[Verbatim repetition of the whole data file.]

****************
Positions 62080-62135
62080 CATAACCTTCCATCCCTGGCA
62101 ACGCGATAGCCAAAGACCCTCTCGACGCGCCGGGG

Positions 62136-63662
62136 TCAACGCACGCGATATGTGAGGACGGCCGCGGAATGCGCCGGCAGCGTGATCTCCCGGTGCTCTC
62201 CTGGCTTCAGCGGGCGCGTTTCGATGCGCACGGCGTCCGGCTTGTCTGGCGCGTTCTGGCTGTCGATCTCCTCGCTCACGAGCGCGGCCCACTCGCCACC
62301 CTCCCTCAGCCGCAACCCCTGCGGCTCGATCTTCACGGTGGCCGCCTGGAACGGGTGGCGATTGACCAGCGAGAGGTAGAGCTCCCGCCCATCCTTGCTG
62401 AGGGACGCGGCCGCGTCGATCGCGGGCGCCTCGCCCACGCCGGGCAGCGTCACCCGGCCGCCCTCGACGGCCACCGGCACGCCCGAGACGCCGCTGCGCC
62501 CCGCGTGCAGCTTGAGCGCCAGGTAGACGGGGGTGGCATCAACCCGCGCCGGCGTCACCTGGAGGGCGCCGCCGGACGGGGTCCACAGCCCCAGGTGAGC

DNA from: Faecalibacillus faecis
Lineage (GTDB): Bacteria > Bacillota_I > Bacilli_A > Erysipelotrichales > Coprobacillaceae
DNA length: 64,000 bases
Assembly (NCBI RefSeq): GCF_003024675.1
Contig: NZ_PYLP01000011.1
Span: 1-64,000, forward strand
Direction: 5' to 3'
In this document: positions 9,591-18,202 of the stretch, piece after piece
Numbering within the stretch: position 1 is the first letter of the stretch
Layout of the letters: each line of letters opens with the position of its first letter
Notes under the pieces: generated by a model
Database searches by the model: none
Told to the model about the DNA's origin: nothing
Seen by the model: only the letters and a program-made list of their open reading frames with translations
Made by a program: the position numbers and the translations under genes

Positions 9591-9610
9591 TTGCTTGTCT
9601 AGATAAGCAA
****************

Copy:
Positions 62080-62135
62080 CATAACCTTCCATCCCTGGCA
62101 ACGCGATAGCCAAAGACCCTCTCGACGCGCCGGGG

Positions 62136-63662
62136 TCAACGCACGCGATATGTGAGGACGGCCGCGGAATGCGCCGGCAGCGTGATCTCCCGGTGCTCTC
62201 CTGGCTTCAGCGGGCGCGTTTCGATGCGCACGGCGTCCGGCTTGTCTGGCGCGTTCTGGCTGTCGATCTCCTCGCTCACGAGCGCGGCCCACTCGCCACC
62301 CTCCCTCAGCCGCAACCCCTGCGGCTCGATCTTCACGGTGGCCGCCTGGAACGGGTGGCGATTGACCAGCGAGAGGTAGAGCTCCCGCCCATCCTTGCTG
62401 AGGGACGCGGCCGCGTCGATCGCGGGCGCCTCGCCCACGCCGGGCAGCGTCACCCGGCCGCCCTCGACGGCCACCGGCACGCCCGAGACGCCGCTGCGCC
62501 CCGCGTGCAGCTTGAGCGCCAGGTAGACGGGGGTGGCATCAACCCGCGCCGGCGTCACCTGGAGGGCGCCGCCGGACGGGGTCCACAGCCCCAGGTGAGC

DNA from: Faecalibacillus faecis
Lineage (GTDB): Bacteria > Bacillota_I > Bacilli_A > Erysipelotrichales > Coprobacillaceae
DNA length: 64,000 bases
Assembly (NCBI RefSeq): GCF_003024675.1
Contig: NZ_PYLP01000011.1
Span: 1-64,000, forward strand
Direction: 5' to 3'
In this document: positions 9,591-18,202 of the stretch, piece after piece
Numbering within the stretch: position 1 is the first letter of the stretch
Layout of the letters: each line of letters opens with the position of its first letter
Notes under the pieces: generated by a model
Database searches by the model: none
Told to the model about the DNA's origin: nothing
Seen by the model: only the letters and a program-made list of their open reading frames with translations
Made by a program: the position numbers and the translations under genes

Positions 9591-9610
9591 TTGCTTGTCT
9601 AGATAAGCAA